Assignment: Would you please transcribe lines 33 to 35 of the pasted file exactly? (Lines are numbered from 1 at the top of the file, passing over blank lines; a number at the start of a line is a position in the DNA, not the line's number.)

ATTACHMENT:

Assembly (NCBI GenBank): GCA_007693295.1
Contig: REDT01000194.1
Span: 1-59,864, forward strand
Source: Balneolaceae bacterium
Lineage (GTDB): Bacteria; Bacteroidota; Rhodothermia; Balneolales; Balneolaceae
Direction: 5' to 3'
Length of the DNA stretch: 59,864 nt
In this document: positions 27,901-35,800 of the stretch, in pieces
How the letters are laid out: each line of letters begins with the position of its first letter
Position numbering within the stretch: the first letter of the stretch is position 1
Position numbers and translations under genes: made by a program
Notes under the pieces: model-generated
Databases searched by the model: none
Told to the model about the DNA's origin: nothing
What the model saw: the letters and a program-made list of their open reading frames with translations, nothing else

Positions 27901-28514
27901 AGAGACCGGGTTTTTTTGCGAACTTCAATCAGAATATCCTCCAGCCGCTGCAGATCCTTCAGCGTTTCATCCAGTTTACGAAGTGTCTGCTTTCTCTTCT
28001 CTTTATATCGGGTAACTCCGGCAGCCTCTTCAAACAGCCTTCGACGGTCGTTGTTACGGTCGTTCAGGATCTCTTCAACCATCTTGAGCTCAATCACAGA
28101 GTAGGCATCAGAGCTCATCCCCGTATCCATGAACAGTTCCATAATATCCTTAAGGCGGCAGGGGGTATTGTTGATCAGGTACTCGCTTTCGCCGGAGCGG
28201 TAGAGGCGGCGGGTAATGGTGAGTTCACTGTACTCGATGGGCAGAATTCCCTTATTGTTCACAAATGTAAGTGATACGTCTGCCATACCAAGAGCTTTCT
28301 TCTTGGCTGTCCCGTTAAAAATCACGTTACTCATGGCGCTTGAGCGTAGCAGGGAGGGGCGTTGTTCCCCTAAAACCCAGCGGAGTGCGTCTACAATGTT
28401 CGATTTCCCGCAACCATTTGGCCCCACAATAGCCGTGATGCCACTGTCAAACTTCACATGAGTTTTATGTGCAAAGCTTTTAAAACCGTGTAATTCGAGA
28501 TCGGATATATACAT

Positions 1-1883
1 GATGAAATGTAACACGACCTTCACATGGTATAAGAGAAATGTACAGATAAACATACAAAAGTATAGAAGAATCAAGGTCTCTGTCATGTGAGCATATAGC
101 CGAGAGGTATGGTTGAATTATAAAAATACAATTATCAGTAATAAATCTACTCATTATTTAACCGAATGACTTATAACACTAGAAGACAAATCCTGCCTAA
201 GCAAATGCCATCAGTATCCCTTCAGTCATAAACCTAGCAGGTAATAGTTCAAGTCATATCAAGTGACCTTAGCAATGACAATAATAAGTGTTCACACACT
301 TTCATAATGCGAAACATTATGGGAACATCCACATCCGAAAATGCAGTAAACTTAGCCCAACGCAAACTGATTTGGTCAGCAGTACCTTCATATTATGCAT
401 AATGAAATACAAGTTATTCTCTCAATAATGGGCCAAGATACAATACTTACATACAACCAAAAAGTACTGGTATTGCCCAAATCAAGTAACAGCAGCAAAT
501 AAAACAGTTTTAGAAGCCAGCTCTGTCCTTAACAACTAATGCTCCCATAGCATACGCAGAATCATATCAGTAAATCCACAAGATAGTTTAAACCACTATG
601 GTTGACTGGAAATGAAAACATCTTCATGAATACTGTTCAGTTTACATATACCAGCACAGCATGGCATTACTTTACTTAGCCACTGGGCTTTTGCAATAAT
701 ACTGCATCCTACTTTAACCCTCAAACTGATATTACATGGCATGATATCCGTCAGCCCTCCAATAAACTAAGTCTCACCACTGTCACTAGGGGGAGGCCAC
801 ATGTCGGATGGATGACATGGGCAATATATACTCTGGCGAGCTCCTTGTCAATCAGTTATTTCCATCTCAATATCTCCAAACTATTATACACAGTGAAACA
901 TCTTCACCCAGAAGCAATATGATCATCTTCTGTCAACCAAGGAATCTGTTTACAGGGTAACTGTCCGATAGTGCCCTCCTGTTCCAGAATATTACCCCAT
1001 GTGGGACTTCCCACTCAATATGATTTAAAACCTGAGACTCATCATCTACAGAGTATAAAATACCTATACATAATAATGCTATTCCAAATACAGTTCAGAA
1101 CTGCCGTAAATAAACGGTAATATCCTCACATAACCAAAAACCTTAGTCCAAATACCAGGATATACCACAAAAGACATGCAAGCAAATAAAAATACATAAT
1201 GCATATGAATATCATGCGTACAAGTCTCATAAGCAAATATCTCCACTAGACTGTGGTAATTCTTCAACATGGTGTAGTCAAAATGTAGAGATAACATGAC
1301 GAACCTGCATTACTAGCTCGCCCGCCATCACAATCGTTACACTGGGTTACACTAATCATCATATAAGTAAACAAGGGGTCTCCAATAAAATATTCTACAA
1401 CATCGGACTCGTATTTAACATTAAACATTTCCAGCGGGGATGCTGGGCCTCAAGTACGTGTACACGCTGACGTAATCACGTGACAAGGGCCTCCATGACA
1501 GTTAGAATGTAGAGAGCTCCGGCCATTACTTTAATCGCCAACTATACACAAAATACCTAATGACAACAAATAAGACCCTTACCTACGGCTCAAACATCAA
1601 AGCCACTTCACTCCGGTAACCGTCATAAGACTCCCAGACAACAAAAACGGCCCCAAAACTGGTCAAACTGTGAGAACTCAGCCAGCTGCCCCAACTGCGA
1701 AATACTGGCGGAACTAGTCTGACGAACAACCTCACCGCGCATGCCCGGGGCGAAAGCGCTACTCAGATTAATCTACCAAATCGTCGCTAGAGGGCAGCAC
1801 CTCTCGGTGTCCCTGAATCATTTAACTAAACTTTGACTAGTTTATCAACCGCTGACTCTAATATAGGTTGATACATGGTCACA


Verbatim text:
801 ATGTCGGATGGATGACATGGGCAATATATACTCTGGCGAGCTCCTTGTCAATCAGTTATTTCCATCTCAATATCTCCAAACTATTATACACAGTGAAACA
901 TCTTCACCCAGAAGCAATATGATCATCTTCTGTCAACCAAGGAATCTGTTTACAGGGTAACTGTCCGATAGTGCCCTCCTGTTCCAGAATATTACCCCAT
1001 GTGGGACTTCCCACTCAATATGATTTAAAACCTGAGACTCATCATCTACAGAGTATAAAATACCTATACATAATAATGCTATTCCAAATACAGTTCAGAA